It didn’t start out looking like a record-shattering kind of day.
Aside from concerns that the rainy weather would diminish attendance, Associate Medical Director David Diamond admits to being somewhat anxious about this year’s move to a different space in the Stratton Student Center (W20) and the implementation of a new process that would require attendees to scan their MIT IDs when they checked in. “Our flu clinics had been so successful in the past,” he says. “I questioned whether the new setup would work as well.”
He needn’t have worried. The 5,154 shots administered during the six-hour walk-in clinic outstripped last year’s number by more than 750, and the scanning system worked well, allowing flu-vaccine information for most attendees to be automatically entered into their electronic medical records. “Patients who have FollowMyHealth accounts with MIT Medical can just log on and print out documentation of their immunization if they need it,” notes clinic organizer Phyllis Winn, an administrative coordinator at MIT Medical. “This system also enhances our readiness for emergency events in the future, as we can now process large numbers of patients quickly, simply by scanning badges.”
David Barber of MIT's Security and Emergency Management Office, who helped direct traffic at the clinic, says he heard “lots of praise” for the efficiency of the operation, which, according to Diamond, administered one vaccine every four seconds during peak hours, with no wait longer than eight and a half minutes.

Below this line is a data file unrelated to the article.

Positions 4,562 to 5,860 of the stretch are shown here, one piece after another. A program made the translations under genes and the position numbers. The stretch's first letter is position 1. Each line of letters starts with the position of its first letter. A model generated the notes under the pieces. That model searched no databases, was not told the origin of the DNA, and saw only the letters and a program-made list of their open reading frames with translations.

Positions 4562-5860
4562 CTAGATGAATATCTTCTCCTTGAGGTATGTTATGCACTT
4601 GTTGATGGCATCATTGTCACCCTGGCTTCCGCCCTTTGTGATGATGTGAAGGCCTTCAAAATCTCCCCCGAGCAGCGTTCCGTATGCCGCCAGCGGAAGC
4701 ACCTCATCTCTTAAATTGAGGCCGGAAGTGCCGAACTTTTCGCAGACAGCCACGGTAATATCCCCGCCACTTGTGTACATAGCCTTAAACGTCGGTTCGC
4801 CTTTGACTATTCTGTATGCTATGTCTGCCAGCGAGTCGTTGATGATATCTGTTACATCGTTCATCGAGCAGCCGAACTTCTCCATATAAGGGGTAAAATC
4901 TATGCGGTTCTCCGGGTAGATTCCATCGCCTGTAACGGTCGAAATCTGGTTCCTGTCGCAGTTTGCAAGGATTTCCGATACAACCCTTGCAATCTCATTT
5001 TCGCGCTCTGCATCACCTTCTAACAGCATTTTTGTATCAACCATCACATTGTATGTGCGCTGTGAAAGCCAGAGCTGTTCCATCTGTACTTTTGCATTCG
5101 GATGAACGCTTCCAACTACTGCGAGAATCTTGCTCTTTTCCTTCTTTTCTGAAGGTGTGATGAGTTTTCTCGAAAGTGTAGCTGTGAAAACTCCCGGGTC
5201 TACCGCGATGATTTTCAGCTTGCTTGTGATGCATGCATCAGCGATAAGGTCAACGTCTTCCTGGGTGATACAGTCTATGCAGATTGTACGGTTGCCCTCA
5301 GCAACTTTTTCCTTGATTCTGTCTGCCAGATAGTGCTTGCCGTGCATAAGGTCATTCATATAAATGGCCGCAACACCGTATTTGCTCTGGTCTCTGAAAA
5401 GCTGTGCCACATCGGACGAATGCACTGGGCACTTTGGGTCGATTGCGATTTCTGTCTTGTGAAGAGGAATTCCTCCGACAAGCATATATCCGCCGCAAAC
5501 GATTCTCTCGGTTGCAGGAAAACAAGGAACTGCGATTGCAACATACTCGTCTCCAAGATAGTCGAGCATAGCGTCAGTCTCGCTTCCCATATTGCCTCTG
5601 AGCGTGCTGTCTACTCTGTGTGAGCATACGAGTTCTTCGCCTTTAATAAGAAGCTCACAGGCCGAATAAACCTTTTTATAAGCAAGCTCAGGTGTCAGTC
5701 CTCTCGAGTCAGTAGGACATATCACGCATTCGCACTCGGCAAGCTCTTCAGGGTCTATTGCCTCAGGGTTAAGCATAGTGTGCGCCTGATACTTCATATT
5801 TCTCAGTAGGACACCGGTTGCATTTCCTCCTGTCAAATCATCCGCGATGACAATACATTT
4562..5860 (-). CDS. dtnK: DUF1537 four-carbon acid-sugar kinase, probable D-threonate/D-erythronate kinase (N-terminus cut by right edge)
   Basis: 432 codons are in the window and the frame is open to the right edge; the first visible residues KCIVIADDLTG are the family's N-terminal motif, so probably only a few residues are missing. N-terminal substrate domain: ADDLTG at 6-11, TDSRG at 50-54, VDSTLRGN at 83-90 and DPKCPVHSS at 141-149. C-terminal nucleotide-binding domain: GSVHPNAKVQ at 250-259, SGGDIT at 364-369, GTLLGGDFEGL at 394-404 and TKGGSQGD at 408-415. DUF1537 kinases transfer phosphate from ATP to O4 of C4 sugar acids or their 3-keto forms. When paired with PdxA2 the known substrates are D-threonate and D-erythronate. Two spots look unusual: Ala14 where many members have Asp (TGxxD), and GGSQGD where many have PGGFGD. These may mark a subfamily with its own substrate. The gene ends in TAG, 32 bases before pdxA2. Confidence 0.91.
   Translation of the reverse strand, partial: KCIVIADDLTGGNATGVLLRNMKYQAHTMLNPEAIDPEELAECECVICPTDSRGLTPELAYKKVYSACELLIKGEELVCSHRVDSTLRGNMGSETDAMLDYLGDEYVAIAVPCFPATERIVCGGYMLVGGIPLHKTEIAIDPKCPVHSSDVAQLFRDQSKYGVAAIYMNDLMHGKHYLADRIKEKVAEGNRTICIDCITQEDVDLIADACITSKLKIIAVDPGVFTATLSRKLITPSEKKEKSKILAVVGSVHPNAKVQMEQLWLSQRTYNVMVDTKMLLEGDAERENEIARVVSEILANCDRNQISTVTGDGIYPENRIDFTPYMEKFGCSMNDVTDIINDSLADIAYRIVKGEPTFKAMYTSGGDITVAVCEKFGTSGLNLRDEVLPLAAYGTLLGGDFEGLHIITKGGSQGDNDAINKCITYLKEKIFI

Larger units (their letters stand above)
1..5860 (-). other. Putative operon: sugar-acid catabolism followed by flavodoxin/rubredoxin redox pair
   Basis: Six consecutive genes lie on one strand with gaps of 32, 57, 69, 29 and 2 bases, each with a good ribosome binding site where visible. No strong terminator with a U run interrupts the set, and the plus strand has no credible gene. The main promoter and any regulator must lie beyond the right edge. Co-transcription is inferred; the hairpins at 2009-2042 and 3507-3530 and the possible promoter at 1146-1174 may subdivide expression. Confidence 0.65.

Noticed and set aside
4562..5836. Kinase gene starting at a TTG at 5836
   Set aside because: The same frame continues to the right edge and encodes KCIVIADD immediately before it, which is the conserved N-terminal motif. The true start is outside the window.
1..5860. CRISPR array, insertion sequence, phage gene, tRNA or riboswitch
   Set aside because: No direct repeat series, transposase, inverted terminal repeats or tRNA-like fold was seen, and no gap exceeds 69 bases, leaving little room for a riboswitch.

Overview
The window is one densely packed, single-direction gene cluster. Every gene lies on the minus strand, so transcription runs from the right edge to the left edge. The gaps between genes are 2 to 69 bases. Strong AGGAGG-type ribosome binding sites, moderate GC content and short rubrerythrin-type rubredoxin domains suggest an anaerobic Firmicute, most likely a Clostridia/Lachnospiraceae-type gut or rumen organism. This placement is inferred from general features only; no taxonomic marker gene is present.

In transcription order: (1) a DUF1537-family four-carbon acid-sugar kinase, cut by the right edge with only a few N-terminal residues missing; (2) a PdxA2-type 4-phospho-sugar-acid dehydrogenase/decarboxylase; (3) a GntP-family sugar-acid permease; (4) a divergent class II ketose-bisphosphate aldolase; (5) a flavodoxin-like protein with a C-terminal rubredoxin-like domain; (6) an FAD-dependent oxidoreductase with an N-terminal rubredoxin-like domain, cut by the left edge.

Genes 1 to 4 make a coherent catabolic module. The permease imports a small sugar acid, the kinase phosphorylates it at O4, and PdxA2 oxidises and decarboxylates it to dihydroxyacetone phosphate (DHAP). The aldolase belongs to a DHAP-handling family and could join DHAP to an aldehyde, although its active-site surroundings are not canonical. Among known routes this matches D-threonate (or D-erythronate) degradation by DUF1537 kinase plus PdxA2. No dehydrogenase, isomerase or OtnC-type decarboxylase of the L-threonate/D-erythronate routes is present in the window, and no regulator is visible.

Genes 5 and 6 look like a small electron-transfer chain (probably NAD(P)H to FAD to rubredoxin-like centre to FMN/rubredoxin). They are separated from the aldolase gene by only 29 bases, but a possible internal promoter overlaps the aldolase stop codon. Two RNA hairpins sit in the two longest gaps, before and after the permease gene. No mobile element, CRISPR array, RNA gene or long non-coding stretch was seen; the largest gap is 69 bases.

MIT librarian Stephanie Hartman, a first-time attendee, arrived at the top of an hour with a large number of other people, and, she says, “almost bailed” when she saw the growing line. But she stayed, got her shot quickly, and describes herself as “absolutely floored by the efficiency of the whole thing.” Calling the process “a good distraction from the actual shot,” she says she will look forward to next year’s clinic, “just to watch a well-oiled machine at work.”
Aimee Gillespie, a department liaison with MIT OpenCourseWare, had a similar reaction, tweeting, “It took longer to walk to the Student Center than to get a flu shot.”
An additional clinic is scheduled for Wednesday, Oct. 22 from 10 a.m.-4 p.m. in the Walker Memorial Lobby (Building 50). It's open to all eligible members of the MIT community, ages 10 and up. Individuals who can’t make it to a clinic can call the MIT Medical Flu Line at 617-253-4865 to schedule a vaccination appointment.
The 2014-15 flu vaccine offered at MIT protects against two strains of influenza A (H1N1 and H3N2) and two strains of influenza B. Past shots protected against only three virus strains, so this year's shot provides broader coverage. Active flu strains are different each year, so individuals who got flu shots last year must still get this year’s vaccine to be protected. For more information about getting a flu vaccination from MIT Medical and other ways to protect yourself from influenza, visit MIT Flu Central.